The NEAT Way to Boost Your Wellbeing and Avoid Disease

Gardening is one of the many ways you can enjoy non-exercise physical activity.

Whether we like it or not, exercise is crucial for good physical and mental health. Yet most of us don’t get regular exercise. And for the majority of us, a standard weekday involves the majority of waking hours in a chair. That might be your office desk, or your car, a cafe chair or the lounge at home, but nonetheless, it’s a chair.

And that sitting all day is literally a silent killer.

It’s not my usual style to get hypey and melodramatic but when I say it’s a silent killer, I mean it. Obesity researcher Dr James Levine of the Mayo Clinic put it this way: “There’s no getting around it: Excessive sitting is a lethal activity.”

Research shows that being sedentary is linked to a host of ailments, as well as premature death. So if your job involves long hours at a desk, as mine does, what do we do?

One answer is NEAT.

NEAT stands for non-exercise activity thermogenesis. It’s the normal movement we do when we’re moving about just living our everyday lives. It includes walking the dog, typing, showering, housework, gardening and even fidgeting. Even playing with your hair counts as a NEAT activity because it uses energy! Who knew?

It’s obvious that moving burns energy. That’s nothing new. Yet i t turns out that even trivial physical activities play a substantial part in increasing our metabolic rate. When added up, these small activities and movements culminate in your daily NEAT.

Researchers at the Mayo Clinic say NEAT could be a critical component in how we maintain our body weight and/or develop obesity or lose weight.

So while going to the gym, running, and other intentional workout routines all play an important role in your physical fitness and wellbeing, they aren’t the only ways to burn calories. If you can increase your NEAT activities into your day you’ll reap many physical benefits.

Action Steps

There are many ways you can increase your NEAT activity by simply getting up out of your chair and moving around. The options are only limited by your imagination!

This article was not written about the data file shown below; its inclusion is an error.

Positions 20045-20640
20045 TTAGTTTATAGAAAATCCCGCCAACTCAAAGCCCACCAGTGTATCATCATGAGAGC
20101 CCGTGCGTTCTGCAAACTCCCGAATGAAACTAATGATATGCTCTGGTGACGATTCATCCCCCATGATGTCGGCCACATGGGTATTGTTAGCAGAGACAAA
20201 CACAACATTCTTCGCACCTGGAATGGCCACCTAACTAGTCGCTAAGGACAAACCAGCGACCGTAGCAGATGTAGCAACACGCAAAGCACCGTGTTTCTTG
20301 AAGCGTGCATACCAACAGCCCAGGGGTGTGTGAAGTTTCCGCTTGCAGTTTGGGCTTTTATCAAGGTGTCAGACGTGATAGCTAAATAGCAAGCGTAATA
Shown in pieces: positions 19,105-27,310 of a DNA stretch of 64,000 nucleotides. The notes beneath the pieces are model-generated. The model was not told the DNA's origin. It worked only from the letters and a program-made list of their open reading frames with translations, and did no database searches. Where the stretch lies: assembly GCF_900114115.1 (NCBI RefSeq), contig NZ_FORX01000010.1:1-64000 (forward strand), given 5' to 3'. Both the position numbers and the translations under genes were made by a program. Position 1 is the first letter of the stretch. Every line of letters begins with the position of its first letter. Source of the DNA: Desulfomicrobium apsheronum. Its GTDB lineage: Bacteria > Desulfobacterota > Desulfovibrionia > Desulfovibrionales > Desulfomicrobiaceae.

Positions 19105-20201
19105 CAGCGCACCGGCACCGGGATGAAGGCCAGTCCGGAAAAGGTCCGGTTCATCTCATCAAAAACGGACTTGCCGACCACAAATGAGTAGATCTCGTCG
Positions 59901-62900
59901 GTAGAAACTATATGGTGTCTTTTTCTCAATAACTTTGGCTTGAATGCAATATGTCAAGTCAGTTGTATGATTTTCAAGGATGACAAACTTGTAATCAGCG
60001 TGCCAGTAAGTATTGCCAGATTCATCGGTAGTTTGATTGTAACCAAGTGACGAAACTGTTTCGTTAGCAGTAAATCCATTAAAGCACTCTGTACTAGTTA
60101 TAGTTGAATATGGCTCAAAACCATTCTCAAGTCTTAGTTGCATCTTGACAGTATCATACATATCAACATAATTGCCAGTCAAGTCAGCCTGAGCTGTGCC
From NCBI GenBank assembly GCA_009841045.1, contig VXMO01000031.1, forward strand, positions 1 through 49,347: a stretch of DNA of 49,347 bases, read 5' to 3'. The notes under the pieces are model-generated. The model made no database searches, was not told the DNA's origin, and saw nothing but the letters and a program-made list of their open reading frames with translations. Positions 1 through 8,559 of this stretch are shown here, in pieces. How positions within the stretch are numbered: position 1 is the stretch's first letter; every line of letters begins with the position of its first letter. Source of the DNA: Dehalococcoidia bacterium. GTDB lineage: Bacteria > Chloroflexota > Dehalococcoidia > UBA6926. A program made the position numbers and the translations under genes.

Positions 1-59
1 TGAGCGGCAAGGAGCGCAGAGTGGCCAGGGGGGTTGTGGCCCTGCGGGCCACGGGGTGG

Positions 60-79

Here are 5 to get you started…

1. Stand Instead of Sitting
Seize every opportunity to do things standing that would normally be done sitting. Shift your balance from one foot to the other to use more muscles and therefore energy. Stand up and down on tiptoes. Who cares if people think you’re weird, this is for your health!

2. Walk Instead of Standing
Go out to a corridor and pace while on the phone. Have a walking meeting when you’re meeting a colleague to discuss something. Take the stairs. (An oldie but a goodie!)

3. Incorporate Movement Into Your Daily Commute
Park further way from work. Get off the bus a stop before you need to and walk the rest of the way. Even if you take your time, you’ll still get your blood flowing, greatly helping your brain and body.

4. Move Around At Home
I’m not talking about full-on exercise here. Think NEAT activities – small things that will keep your body moving. Stretch in front of the television. Cook dinner instead of ordering takeway.

5. Get Outside.
Play outside with your kids. Do some gardening. Play with your pet. Just keep moving while enjoying being out of the office and out of the house.

All these day to day movements add up. The amount of everyday activity you get — beyond the 30+ minutes of traditional exercise you might be doing — might eventually matter even more for your overall health than trips to the gym or other exercise time!

And you’ll benefit in the short term too – you’ll reduce muscle stiffness, increase your energy and burn calories. What’s not to love?

Which of these will you do today?

 

 

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